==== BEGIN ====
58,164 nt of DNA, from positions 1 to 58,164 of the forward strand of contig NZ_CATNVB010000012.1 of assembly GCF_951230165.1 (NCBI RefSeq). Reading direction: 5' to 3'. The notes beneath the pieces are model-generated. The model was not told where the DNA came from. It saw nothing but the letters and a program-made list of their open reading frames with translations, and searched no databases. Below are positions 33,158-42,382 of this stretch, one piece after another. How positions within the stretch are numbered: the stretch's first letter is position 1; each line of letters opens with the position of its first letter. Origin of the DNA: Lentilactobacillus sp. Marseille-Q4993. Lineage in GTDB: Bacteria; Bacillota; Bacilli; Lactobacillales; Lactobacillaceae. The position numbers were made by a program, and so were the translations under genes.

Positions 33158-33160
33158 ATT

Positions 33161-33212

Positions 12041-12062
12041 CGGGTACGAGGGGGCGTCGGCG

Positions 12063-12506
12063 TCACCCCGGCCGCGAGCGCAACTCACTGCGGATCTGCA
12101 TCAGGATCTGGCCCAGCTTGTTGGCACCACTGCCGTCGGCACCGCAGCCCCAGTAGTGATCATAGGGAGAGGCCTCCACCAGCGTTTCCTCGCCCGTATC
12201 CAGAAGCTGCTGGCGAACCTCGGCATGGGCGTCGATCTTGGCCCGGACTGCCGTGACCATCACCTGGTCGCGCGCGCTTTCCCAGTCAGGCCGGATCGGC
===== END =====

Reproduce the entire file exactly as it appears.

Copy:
58,164 nt of DNA, from positions 1 to 58,164 of the forward strand of contig NZ_CATNVB010000012.1 of assembly GCF_951230165.1 (NCBI RefSeq). Reading direction: 5' to 3'. The notes beneath the pieces are model-generated. The model was not told where the DNA came from. It saw nothing but the letters and a program-made list of their open reading frames with translations, and searched no databases. Below are positions 33,158-42,382 of this stretch, one piece after another. How positions within the stretch are numbered: the stretch's first letter is position 1; each line of letters opens with the position of its first letter. Origin of the DNA: Lentilactobacillus sp. Marseille-Q4993. Lineage in GTDB: Bacteria; Bacillota; Bacilli; Lactobacillales; Lactobacillaceae. The position numbers were made by a program, and so were the translations under genes.

Positions 33158-33160
33158 ATT

Positions 33161-33212

Positions 12041-12062
12041 CGGGTACGAGGGGGCGTCGGCG

Positions 12063-12506
12063 TCACCCCGGCCGCGAGCGCAACTCACTGCGGATCTGCA
12101 TCAGGATCTGGCCCAGCTTGTTGGCACCACTGCCGTCGGCACCGCAGCCCCAGTAGTGATCATAGGGAGAGGCCTCCACCAGCGTTTCCTCGCCCGTATC
12201 CAGAAGCTGCTGGCGAACCTCGGCATGGGCGTCGATCTTGGCCCGGACTGCCGTGACCATCACCTGGTCGCGCGCGCTTTCCCAGTCAGGCCGGATCGGC